A 10-year-old girl was shopping with her mother one day when she asked a question.
California Gov. Gavin Newsom (D) on Saturday signed Low’s legislation, Assembly Bill 1084, which will force large retailers to have non-gendered toy sections starting in 2024. Proponents said the requirement will help consumers comparison shop and also tamp down on gender stereotypes that hurt children who play with toys marketed to a different gender. Detractors said the law infringes on business owners’ freedom to market their products and lay out their stores as they see fit.
The new law, introduced by Democratic lawmakers Low and Cristina Garcia, won’t prohibit stores from having traditional boys’ and girls’ sections, but will require them to have “a reasonable selection” of toys and items in a “gender neutral section … regardless of whether they have been traditionally marketed for either girls or boys.” The requirement will apply to retailers with 500 or more employees in California. Those failing to meet it starting on Jan. 1, 2024, will face a $250 fine for a first offense and $500 for any after that.
“Keeping similar items that are traditionally marketed either for girls or for boys separated makes it more difficult for the consumer to compare the products and incorrectly implies that their use by one gender is inappropriate,” the new law reads.
Low was more blunt in a statement he provided to the assembly’s judiciary committee.
“Traditionally children’s toys and products have been categorized by a child’s gender. In retail this has led to the proliferation of [science, technology, engineering and mathematics]-geared toys in a ‘boys’ section and toys that direct girls to pursuits such as caring for a baby, fashion, and domestic life,” the lawmaker wrote. “The segregation of toys by a social construct of what is appropriate for which gender is the antithesis of modern thinking.”
The Consumer Federation of California, a nonprofit advocating for customer rights, supported the bill. The upcoming requirement will let buyers compare products more easily by grouping similar items, the federation said.
Several business and conservative groups fought the bill becoming law. A shared refrain was that business owners have it hard enough and should not be burdened with another government requirement that impedes their abilities to adapt to the free market.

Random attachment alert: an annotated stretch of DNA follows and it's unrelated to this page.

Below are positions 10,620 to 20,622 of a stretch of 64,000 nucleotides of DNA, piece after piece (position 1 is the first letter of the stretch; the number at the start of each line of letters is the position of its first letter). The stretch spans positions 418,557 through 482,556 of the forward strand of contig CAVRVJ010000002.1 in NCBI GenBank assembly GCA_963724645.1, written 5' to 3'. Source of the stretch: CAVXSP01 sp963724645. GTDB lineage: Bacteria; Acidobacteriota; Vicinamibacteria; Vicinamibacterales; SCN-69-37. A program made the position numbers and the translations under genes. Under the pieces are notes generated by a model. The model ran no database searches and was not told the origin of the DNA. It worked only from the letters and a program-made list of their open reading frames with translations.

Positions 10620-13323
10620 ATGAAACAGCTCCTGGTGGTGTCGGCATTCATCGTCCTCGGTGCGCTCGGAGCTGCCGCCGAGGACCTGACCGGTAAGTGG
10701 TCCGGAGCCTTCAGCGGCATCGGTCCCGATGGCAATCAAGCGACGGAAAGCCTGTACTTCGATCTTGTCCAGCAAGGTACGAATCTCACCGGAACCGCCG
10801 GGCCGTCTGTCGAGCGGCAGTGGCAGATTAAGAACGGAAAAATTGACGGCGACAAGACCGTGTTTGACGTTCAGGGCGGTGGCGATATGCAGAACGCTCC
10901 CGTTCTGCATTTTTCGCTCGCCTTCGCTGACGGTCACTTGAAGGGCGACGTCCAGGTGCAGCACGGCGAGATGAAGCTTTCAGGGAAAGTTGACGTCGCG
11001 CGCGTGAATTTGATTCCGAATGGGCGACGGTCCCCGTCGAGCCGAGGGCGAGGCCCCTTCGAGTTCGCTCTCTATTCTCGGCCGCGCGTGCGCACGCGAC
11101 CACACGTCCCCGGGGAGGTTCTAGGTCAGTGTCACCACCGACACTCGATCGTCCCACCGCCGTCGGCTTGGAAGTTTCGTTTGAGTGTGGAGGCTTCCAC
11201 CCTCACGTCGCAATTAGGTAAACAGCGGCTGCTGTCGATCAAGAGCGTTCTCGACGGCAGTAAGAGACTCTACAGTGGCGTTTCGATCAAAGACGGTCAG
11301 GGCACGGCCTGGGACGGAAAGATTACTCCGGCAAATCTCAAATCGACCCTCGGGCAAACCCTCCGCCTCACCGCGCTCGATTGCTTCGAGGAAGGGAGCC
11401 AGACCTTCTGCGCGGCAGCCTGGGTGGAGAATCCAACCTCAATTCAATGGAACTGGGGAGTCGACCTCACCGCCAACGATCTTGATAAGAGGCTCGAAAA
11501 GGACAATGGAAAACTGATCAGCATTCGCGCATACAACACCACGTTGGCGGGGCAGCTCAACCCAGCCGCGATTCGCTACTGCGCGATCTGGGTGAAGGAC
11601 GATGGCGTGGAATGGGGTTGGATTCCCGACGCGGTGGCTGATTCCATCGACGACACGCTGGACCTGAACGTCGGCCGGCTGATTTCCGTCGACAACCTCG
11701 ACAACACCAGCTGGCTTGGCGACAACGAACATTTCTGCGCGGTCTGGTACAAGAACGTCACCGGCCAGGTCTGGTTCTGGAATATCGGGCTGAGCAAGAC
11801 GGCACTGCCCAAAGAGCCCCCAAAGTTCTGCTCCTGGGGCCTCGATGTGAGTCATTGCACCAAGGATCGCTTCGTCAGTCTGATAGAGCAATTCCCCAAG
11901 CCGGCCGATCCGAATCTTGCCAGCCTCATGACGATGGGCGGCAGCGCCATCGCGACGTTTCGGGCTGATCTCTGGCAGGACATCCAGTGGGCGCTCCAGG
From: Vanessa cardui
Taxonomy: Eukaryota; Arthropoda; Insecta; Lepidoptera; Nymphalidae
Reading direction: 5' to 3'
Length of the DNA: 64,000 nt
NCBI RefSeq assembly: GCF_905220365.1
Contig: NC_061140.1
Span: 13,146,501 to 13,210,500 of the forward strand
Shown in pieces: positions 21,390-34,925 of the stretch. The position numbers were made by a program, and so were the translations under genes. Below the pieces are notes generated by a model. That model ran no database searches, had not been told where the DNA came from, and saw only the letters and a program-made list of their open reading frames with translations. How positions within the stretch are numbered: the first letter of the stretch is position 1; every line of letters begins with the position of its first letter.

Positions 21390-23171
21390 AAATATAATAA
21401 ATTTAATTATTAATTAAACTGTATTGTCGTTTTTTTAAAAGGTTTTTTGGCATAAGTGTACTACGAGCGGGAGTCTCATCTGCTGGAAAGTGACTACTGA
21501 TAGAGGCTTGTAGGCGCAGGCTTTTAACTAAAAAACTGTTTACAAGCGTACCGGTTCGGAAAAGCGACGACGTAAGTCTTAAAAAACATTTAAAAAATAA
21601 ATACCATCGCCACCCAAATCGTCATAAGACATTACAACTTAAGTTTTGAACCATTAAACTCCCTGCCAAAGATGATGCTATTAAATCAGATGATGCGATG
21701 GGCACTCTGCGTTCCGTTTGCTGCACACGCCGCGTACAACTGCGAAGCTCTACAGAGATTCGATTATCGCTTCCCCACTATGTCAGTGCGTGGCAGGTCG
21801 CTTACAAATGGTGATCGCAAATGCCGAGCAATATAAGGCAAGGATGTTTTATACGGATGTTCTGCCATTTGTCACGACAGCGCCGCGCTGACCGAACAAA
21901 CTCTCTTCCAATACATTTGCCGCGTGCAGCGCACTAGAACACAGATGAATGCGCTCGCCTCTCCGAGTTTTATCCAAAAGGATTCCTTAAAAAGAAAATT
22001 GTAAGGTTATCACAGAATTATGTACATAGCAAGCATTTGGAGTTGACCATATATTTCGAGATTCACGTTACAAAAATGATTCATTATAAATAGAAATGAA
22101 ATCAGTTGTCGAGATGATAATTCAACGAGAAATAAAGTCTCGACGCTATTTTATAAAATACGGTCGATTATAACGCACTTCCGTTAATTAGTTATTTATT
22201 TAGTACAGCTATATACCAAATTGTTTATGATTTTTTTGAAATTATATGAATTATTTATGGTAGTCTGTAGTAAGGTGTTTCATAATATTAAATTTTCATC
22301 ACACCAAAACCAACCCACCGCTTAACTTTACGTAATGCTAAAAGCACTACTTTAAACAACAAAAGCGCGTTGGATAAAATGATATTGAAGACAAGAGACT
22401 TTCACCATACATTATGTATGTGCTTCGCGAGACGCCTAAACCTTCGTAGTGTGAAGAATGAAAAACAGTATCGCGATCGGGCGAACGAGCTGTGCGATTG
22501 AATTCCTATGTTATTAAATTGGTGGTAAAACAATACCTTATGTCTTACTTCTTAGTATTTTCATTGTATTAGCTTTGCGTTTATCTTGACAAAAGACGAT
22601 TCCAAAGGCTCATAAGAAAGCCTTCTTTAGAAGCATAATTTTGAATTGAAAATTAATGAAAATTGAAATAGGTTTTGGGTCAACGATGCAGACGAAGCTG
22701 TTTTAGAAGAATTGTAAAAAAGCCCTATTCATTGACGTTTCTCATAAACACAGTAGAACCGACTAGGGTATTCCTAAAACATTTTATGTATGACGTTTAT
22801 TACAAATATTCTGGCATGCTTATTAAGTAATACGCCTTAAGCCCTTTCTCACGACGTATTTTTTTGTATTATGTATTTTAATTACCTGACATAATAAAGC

“Retail stores are very attuned to the supply and demand of their merchandise, and they are very aware of the clientele they serve,” wrote the Capitol Resource Institute, a public policy organization “advocating for Judeo-Christian values.” “We do not believe it is the role of the California Legislature to overstep the natural process of the free market.”
Others homed in on the subject of the bill: gender.
“[A]ctivists and state legislators have no right to force retailers to espouse government-approved messages about gender. It’s a violation of free speech and it’s just plain wrong,” Jonathan Keller, president of the conservative California Family Council lobbying group, said in a statement.
The Pacific Justice Institute, a conservative legal defense nonprofit based in Sacramento, said Low’s legislation will “impose a de-gendered ideology and viewpoint on retailers.”
“This approach is both paternalistic and also communicates to Californians a disconnect with the real-world challenges of parenting in an increasingly dangerous and less free society,” the institute said.
Earlier this year, Low told the Sacramento Bee he was inspired when he learned of Target’s 2015 decision to get rid of some gendered sections. The retail behemoth is among a wave of companies making decisions in recent years based on a broader understanding of gender. Some are getting rid of men’s and women’s departments in favor of gender-neutral shopping spaces. And many clothing manufacturers are narrowing the gap between men’s and women’s fashion when it comes to the garments themselves as more shoppers opt for a “unisex” look. In November, Vogue — acknowledging the fashion world had up to that point been driven by “the gender binary” — ran an article titled with a simple declaration: “The Future of Retail Is Genderless.”
“Retailers and brands should be looking at gender-fluid apparel as an opportunity,” Erin Schmidt, senior analyst at Coresight Research, a firm specializing in retail and technology research, told CNBC. “It absolutely can’t be ignored. It will definitely be impacting the fashion trends of the future. And the retailers and brands that are doing it now are really going to be ahead of the curve.”
Low acknowledged as much when speaking about his legislation.
“As much as I’d like to think of this as watershed legislation, this is something the industry is already doing. We’re just trying to play catch up,” Low told the Bee.
California lawmakers have tried to pass such legislation at least three times, with past iterations of the bill failing in 2019 and 2020, the Associated Press reported.